View From Lodi, CA: Remembering Saigon`s Fall – And Its Aftermath

Around the 30th of every April, the
anniversary date of the fall of Saigon, I get in touch
with some of my former Vietnamese ESL students to see
how life is treating them.

Twenty-seven years ago, with U.S. fighter planes
providing air cover and marines stationed on the ground
near the American Embassy, Americans entered the final
stage of a
mass exodus from Vietnam.

During the 19-hour evacuation, the nearly 1,000
Americans still left in Saigon battled their way onto
the departing helicopters. Four marines were killed
during the escape—two as a result of a bombing at Tan
Son Nhut Airport and two when their helicopter crashed
into the South China Sea.

So ended with a whimper the American involvement in
Vietnam. The cost: over 55,000 American lives.

Whatever our mission may have been at the outset, we
didn`t achieve it. Looking back on Vietnam is as painful
today as it was the day we

pulled out
for good.

None of my students was at the U.S. Embassy that grim
1975 day. They were in tiny villages wondering about

their fate.

Those who fled by sea became known as “boat people.”
More than 1 million landed in refugee camps between
1975-1982. Most of my students spent years in Thailand,
Singapore or Hong Kong.

When new war refugees enrolled in my class, I asked
them to tell me their story. I was always fascinated by
how diametrically opposite their lives had been from
mine. During the height of the Vietnam War, they were
running for cover while I was sitting in a cushy office
on the 50th floor of One Liberty Plaza on
Wall Street.

Of all the students who came through my class, none
had more spine-tingling tales than Thuy Nguyen.

Nguyen was one of the

“Lost Commandos,”
a group of South Vietnamese
operatives who were hired and trained by the U.S. Army
and the CIA to execute covert missions behind northern
enemy lines.

But because the North had spies informing them of the
dates and times of the planned parachute drops, all of
the commandos were either killed or


Prior to his death, former CIA director William
Colby, who was Station Chief in Saigon during the early
years of the war, gave an interview to Mike Wallace of
60 Minutes.”  Colby confirmed that the missions were
doomed from the start and never produced a shred of
helpful intelligence.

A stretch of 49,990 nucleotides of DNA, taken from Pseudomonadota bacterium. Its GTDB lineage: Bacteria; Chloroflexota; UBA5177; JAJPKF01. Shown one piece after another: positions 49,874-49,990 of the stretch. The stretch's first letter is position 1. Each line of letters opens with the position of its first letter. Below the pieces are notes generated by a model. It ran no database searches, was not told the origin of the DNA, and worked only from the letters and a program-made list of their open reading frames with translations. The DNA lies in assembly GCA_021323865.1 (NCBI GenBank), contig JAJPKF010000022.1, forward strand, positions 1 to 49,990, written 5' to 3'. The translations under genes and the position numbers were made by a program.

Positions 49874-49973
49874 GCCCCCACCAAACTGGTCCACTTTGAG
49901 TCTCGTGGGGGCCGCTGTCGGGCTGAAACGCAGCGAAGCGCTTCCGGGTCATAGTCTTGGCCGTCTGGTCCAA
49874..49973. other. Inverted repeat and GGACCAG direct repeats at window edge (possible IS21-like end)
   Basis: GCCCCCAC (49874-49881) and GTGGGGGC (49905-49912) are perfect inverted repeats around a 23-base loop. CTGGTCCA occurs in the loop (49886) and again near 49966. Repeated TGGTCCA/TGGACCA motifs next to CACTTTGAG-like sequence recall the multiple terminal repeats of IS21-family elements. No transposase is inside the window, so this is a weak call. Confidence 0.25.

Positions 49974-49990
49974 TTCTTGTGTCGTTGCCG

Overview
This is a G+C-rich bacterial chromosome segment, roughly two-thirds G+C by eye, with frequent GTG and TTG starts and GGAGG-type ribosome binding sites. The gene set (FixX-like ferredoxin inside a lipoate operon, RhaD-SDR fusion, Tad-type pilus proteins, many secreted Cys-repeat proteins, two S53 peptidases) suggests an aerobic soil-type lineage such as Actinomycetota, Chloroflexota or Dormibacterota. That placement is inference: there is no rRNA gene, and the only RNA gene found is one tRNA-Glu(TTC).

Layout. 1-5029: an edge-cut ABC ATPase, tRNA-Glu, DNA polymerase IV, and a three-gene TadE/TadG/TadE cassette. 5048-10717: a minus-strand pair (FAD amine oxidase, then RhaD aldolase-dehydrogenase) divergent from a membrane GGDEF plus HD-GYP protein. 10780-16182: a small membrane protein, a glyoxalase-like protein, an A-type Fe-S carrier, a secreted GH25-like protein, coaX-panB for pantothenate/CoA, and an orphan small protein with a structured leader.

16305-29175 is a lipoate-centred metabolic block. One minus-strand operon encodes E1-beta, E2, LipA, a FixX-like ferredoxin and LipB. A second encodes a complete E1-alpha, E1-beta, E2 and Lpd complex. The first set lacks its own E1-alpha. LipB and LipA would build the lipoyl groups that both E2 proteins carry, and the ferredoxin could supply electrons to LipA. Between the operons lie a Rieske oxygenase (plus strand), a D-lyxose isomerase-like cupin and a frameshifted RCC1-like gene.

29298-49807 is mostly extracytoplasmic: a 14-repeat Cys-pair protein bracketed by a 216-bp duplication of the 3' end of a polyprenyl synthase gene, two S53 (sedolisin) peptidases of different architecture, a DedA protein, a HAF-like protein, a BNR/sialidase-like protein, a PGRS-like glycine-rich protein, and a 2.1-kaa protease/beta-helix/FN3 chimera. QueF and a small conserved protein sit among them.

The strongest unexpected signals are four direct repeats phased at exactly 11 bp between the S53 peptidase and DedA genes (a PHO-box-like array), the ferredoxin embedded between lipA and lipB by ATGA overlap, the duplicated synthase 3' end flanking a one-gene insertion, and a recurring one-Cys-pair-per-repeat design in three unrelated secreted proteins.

When asked by Wallace if the concept was a failure
from the get-go, Colby said, “Yeah, yeah, didn`t work.”

Nevertheless, the drops into the North continued for
seven years until Colby, finally disgusted, went to
Secretary of Defense

Robert McNamara
to insist that the plan be

McNamara refused and instead turned the operations
entirely over to the military.

Nguyen was captured in 1965 and spent nearly 20 years
in a North Vietnamese prison camp. He recalls being
beaten or tortured nearly every day during his
captivity. Nguyen, like all of his captured buddies,
was in prison so long the U.S. wrote him off for dead.

When I caught up with Nguyen a few days ago, we
talked about the war. Even though he speaks no English
Nguyen, now 62, remembers the names of John F. Kennedy,

Lyndon Johnson
  and Richard Nixon, the men he
considers responsible for his ordeal.

“When we first learned that the Americans were going
to step up their involvement in Vietnam, we were
elated,” Nguyen said. Our government was weak and
corrupt. The Viet Cong were determined and well armed.
But the Americans never stepped all the way up. You`d
send 2,000 soldiers and after they were killed you`d
send 3,000. When they were dead, 5,000 more came. That
was no way to fight the north.”

“In the end,” Nguyen concluded, “I wish America had
never become involved.”

Nearly four decades after his capture, Nguyen bears
no particular grudge against the U.S. As far as he is
concerned, all past debts are settled.

The U.S., after years
of haggling
, finally paid $2,000 per year for each
year spent in prison to all the surviving commandos.
This sum represents the agreed upon amount when the
soldiers first enlisted for duty with the CIA.

And in 2001 the 300 commandos living in the U.S.
received the Presidential Unit Citation for exceptional

As for Nguyen, a stroke has slowed him considerably.
But he still has goals: he hopes to become a U.S.
citizen and live to see his children graduate from

Nguyen considers the U.S. to be the best country in
the world.

Joe Guzzardi [email
him], an instructor in English
at the Lodi Adult School, has been writing a weekly
column since 1988. It currently appears in the

Lodi News-Sentinel